MPs have called for an “urgent rethink” of the Ministry of Defence’s “broken” system for buying military equipment, which they have said is costing the tapayer billions.
In a damning report yesterday, MPs said they were “extremely disappointed and frustrated” that the MoD did not appear to have learned from its mistakes despite years of inquiries and scrutiny by other parties like the National Audit Office.
It said the department did not do enough to demand suppliers share financial risks when awarding contracts, and prioritised contracts for bespoke – and riskier – equipment over proven solutions.
It said evidence it gathered during its inquiry suggested the department was “complacent” about the risks of delays and budget inflation as it handled some of the most “complex, costly and risky programmes in government”.
Civil servants rated their confidence in delivering their programmes on time and on budget as “red” or “amber/red” in eight out of 19 programmes running in March, according to the report.
The MPs said witnesses to the inquiry failed to convince them the department “will not simply throw good money after bad”, based on its previous behaviour. They cited the Protector unmanned air system programme, which has incurred hundreds of millions of pounds of additional cost.
There have been at least 13 formal reviews of defence procurement policy over the last 35 years, according to the report. However, a central register of learning from experience was only established in December 2020.
The MPs urged the MoD to set out exactly how it plans to use the register to learn from mistakes.
And they said the Treasury and Cabinet Office should review the “broken” procurement system to ensure the MoD is equipped to deliver the goals of the Integrated Review published last year. The review said the department would have to deliver military capability to deal with growing global conflict and instability in the coming years.
The joint review should examine how the MoD holds suppliers to account; the culture and relationships between programmes’ senior responsible owners, end users and delivery agents; and how the department calculates cost and schedule estimates using technical risk assessments.
Without this intervention, the MPs said, the MoD has “failed to assure us it is taking these matters sufficiently seriously or that it can quickly deliver a radical step-change in performance through its improvement plans”.
“Not sufficiently open”
The report also called for a more “transparent approach” to assessing value for money, saying the MoD is “not sufficiently open about programme progress and risks”.
The department has admitted it does not routinely monitor value for money of programmes, the MPs said. Accounting officer assessments meanwhile have not rendered “sufficiently clear accounts of value for money”.
The assessment letters sent to PAC when significant changes occur on major programmes should include a “more detailed and frank assessment of how the changes impact on the value for money case as defined at the start of the programme”, the report urged.
Committee members also said they were concerned about the way witnesses provided evidence, saying some civil servants demonstrated an “inability or unwillingness to answer basic questions and give a frank assessment of the state of its major programmes”.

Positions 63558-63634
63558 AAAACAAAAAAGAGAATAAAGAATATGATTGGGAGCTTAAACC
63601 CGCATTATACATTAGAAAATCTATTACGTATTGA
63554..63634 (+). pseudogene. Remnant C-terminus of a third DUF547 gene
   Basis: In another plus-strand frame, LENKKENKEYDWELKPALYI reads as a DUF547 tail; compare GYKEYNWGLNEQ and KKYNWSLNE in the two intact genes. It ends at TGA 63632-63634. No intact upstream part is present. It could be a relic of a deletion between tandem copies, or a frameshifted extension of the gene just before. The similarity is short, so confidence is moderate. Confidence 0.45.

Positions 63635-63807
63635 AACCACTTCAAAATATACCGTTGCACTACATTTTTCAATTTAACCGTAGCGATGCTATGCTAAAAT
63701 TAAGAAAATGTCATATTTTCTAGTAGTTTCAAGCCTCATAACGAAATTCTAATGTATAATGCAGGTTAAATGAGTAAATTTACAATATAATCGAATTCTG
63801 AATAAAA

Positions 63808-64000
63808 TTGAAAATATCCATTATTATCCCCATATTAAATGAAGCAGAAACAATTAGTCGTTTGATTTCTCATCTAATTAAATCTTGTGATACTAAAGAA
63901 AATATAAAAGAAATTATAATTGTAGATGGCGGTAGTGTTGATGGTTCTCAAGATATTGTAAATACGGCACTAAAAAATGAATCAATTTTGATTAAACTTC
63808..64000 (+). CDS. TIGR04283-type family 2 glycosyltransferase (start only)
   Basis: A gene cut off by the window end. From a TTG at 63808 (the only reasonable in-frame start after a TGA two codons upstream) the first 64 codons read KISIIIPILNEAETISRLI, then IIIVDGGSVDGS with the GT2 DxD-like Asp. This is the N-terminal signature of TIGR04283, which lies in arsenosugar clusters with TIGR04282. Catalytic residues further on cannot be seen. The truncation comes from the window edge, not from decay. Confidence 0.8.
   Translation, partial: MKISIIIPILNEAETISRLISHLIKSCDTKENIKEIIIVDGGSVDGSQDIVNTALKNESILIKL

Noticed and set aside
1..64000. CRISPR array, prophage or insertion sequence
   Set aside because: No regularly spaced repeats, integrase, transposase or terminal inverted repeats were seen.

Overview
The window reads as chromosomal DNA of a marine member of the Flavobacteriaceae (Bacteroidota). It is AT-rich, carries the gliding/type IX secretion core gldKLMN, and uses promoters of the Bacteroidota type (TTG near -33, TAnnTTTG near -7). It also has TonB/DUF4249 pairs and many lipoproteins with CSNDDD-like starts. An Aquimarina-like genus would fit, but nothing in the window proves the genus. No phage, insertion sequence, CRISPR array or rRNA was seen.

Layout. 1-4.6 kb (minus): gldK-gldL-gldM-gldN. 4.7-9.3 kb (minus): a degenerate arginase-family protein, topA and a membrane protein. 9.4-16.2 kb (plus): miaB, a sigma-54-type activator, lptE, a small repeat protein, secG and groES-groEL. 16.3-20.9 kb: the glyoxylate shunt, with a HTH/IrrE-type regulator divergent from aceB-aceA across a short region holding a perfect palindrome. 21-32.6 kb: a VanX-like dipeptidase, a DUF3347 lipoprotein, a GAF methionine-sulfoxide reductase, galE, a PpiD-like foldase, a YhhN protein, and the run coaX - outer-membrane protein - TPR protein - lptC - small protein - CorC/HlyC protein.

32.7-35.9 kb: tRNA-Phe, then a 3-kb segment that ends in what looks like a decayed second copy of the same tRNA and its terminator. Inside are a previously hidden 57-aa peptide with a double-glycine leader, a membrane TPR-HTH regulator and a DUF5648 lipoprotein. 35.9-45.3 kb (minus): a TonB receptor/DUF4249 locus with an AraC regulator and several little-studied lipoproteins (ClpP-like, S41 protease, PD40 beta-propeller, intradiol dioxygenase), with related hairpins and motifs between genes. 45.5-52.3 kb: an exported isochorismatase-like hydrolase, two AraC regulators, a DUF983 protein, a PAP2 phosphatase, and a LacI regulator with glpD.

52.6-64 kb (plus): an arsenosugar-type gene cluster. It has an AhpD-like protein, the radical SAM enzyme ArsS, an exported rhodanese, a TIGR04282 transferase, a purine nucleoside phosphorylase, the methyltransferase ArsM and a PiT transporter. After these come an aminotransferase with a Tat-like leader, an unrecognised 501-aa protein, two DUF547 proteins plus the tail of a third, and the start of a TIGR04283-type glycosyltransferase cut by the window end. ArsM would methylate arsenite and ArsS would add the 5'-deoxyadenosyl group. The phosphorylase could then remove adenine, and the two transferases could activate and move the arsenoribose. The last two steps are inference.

They said witnesses to the inquiry were unable to explain possible causes of or solutios to problems being investigated with armoured vehicles being procured through the Ajax programme – which was supposed to be completed by the end of June but now has no timeframe for being delivered.
“We were struck by witnesses’ reluctance to attribute problems with the Crowsnest [maritime airborne surveillance and control capability] and Ajax programmes to providers’ poor performance or project management, even though in both cases it is a matter of public record,” the report said.
And MPs said the MoD had refused to explain how much financial exposure it would have if it ended a contract, which amounted to a “disregard for parliament and taxpayers”.
Committee chair Dame Meg Hillier said "no matter who we ask across the ministry", civil servants had said they needed extra funding to solve the problems with procurement.
However, PAC's report said the MoD was still unclear what additional capability the £16.5bn extra funding it was given in the 2020 Spending Review would deliver.
“Despite years of official inquiries and recommendations and promises of learning and change, we have still heard nothing from the MoD to give any assurance about our biggest concern, which is now that last year’s lauded and substantial uplift to the department’s budget will not simply be used to plug financial holes across its programmes," Hillier said.
"MoD senior management appears to have made the calculation that, at the cost of a few uncomfortable hours in front of a select committee, they can get away with leaving one of the largest financial holes in any government departments’ budget, not just for now, but year after year. This committee is determined that this state of affairs cannot, and will not, continue.”
An MoD spokesperson said: “This report reflects the complex challenges of delivering defence capability for our armed forces, but also the commitment and professionalism required to keep our people and the UK’s interests safe, by purchasing world-class equipment such as Lightning II stealth fighter jets, and the Queen Elizabeth aircraft carriers.”